It’s true. All we hear about today is about the record high materials price increases. With the U.S economy ramping up, the demand for materials such as steel and lumber has quickly outpaced its supply. Now let’s add to that the tariffs placed on the imports of products like steel that are eliminating the ability to be competitive. It’s no secret construction costs for projects will be going up if materials orders haven’t been secured.

Unfortunately, that isn’t where the construction risk ends. A domino effect from having too little supply has resulted in an extraordinary supply chain event for contractors and vendors alike. Not only are the materials more costly, but the lead times for both the fabrication and delivery have become severely impacted. Construction projects are now at high risk of going both over budget and beyond schedule, and this is not expected to be resolved over the next few months, but will last at least for the balance of the contracts in progress and those being entered into now.

So, what can you do? It’s really all about doing your due diligence: being very thorough and hyper aware of the all elements of your project and the current economic climate. Below you will find some suggestions on how to do this during both the pre-closing and post-closing of construction loans.



Document and Cost Reviews. A thorough third-party review of all project documents is crucial, especially the review of the construction contracts including the attached assumptions and clarifications. Lenders and investors need to understand the basis of the construction contract and not assume that they are okay just because it is already signed. Paying particular attention to the following items can help mitigate risk:

  • Contract Amount. Understand the basis of the contract amount, how the amount was determined, and how much of the contract value is really secured by subcontractor buyouts. How locked in are the numbers if at all?
  • Allowances and Benchmarking. It is important to look for contract allowances, and review and get clarifications as to how those allowances were developed. Contractors are adding allowances for items such as lumber and steel, or, setting benchmarks for potential increases or decreases at the time of materials purchase. This makes it so that developers (rather than contractors) become responsible for any change in actual costs that are over the benchmark pricing used as well as any costs over the allowance. Prior to COVID, allowances and benchmarks were not used to the extent they are now and are potentially costly risks to be aware of. All parties should collectively decide if the allowances and benchmarks for these items are okay and understood.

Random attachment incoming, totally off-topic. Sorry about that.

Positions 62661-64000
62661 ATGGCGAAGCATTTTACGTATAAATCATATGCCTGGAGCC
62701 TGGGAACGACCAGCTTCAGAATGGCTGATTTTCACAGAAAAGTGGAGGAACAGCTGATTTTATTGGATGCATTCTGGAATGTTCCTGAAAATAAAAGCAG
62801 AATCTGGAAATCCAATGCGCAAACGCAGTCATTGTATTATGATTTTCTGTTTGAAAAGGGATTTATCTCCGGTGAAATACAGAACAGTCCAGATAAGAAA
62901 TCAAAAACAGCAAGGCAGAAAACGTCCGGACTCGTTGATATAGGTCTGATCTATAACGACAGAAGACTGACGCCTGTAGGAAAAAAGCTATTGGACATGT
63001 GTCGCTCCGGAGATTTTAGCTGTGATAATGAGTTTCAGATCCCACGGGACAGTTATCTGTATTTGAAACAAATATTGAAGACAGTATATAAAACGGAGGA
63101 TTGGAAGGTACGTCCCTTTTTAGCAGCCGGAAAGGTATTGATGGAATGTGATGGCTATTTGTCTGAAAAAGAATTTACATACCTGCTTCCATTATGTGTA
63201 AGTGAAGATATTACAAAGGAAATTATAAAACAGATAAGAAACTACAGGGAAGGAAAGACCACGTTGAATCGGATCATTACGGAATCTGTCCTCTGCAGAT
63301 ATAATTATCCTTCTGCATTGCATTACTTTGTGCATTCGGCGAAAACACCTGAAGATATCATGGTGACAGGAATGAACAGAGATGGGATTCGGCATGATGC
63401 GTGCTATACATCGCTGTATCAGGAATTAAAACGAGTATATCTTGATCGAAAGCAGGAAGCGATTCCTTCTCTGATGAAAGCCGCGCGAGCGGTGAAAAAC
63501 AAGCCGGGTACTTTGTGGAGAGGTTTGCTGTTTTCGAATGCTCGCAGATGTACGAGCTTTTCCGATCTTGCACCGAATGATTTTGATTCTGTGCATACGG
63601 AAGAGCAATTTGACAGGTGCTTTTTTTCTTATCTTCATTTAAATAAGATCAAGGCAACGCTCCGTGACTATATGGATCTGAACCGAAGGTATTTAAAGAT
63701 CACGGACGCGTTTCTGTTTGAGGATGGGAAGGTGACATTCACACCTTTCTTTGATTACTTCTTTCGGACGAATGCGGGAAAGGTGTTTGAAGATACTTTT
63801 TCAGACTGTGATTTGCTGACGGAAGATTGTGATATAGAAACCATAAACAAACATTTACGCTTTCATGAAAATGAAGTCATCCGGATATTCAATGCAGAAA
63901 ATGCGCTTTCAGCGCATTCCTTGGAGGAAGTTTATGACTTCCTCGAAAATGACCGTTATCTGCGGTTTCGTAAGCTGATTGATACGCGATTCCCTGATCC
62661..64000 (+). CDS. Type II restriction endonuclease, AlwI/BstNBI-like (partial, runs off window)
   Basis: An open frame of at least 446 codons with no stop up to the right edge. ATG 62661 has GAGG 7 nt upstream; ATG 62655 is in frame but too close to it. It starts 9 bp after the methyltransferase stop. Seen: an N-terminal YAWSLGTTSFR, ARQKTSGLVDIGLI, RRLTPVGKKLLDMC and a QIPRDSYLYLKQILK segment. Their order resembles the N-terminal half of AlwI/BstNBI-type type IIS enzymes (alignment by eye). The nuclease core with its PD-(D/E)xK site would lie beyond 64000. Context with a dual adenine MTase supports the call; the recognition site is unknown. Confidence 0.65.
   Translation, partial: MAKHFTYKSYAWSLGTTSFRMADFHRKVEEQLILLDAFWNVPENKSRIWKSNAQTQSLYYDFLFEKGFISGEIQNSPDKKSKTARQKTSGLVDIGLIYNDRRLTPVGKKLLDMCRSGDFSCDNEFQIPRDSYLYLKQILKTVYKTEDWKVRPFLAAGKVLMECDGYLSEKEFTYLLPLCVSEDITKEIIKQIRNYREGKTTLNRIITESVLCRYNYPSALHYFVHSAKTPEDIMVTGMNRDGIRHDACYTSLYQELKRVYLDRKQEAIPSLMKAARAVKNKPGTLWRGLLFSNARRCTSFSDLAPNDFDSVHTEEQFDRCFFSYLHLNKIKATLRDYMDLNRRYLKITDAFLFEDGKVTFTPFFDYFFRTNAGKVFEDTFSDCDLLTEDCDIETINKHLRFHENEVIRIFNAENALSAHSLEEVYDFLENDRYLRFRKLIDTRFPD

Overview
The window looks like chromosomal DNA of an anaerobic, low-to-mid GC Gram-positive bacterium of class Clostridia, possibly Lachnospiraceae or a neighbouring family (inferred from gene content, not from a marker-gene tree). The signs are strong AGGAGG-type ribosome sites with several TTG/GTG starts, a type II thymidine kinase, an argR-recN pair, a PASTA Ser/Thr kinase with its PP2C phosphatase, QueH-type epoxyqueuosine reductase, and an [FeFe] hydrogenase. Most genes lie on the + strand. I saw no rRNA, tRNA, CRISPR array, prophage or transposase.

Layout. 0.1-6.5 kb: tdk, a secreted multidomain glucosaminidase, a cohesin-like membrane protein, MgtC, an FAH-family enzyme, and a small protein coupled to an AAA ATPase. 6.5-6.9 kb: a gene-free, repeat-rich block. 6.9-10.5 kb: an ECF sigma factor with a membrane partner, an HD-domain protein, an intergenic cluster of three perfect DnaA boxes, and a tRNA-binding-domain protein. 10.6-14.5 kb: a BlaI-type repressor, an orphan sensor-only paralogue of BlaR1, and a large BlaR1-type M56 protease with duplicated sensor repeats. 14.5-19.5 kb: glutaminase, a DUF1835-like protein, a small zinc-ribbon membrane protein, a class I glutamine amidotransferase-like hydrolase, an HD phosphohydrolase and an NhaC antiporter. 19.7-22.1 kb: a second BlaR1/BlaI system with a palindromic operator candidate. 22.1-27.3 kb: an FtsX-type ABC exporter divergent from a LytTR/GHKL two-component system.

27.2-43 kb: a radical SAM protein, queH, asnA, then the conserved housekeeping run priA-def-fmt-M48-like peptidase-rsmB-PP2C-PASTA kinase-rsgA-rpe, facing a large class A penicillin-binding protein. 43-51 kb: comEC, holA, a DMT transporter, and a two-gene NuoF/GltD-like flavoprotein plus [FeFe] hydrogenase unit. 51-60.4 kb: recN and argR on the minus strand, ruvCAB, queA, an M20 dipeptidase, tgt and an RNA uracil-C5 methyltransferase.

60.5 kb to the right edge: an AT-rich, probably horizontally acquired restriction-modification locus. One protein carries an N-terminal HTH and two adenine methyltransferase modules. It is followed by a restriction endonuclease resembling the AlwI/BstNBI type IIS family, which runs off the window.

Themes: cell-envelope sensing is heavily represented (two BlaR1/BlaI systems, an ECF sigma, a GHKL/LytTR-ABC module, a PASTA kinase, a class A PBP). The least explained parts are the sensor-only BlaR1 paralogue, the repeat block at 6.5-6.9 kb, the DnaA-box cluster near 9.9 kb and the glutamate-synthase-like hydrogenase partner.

• Deposits, Pre-Purchasing, and Off-Site Materials. To secure costs and guarantee materials can be delivered on time, contractors are increasingly relying on deposits, the pre-purchasing of materials, and off-site stored material payments. It is important to discuss these strategies and their timing prior to closing the loan, as careful planning is required. The developer and lender should understand the risks and requirements of pre-payments for materials, which include risk of theft, the cost of storage and security, as well as concerns for design changes relative to material selections. In addition, in the event of contractor default, deposits may not be recoverable.
  • Bid Shelf Lives. It is becoming necessary to move more quickly when making decisions with suppliers, as many have shortened their price guarantee window due to fear of price movement and market fluctuation; this can be a significant problem for contractors and their project’s estimated cost. Will trade bids be held at both the time of contract negotiation and eventual construction commencement?
  • Contract Notices to Proceed. Does the contractor’s anticipated contract have an assumption to start by a certain date? Are the developer and lender aware of these assumptions of the notice to proceed? There may be ramifications of cost and time if they are not understood. In fact, it can affect both labor and material availability as well.

Contractor Evaluations. Now more than ever, any investor or lender looking to build and finance a project really needs to dive deep into evaluating the contractor, the contractor’s team, and the developer to fully qualify them. It goes beyond just looking at the contractor’s qualifications and prior experience. A thorough third-party underwriting job must be done to vet the contractor. A diligent review of the contractor, with special attention to the following items, is critical: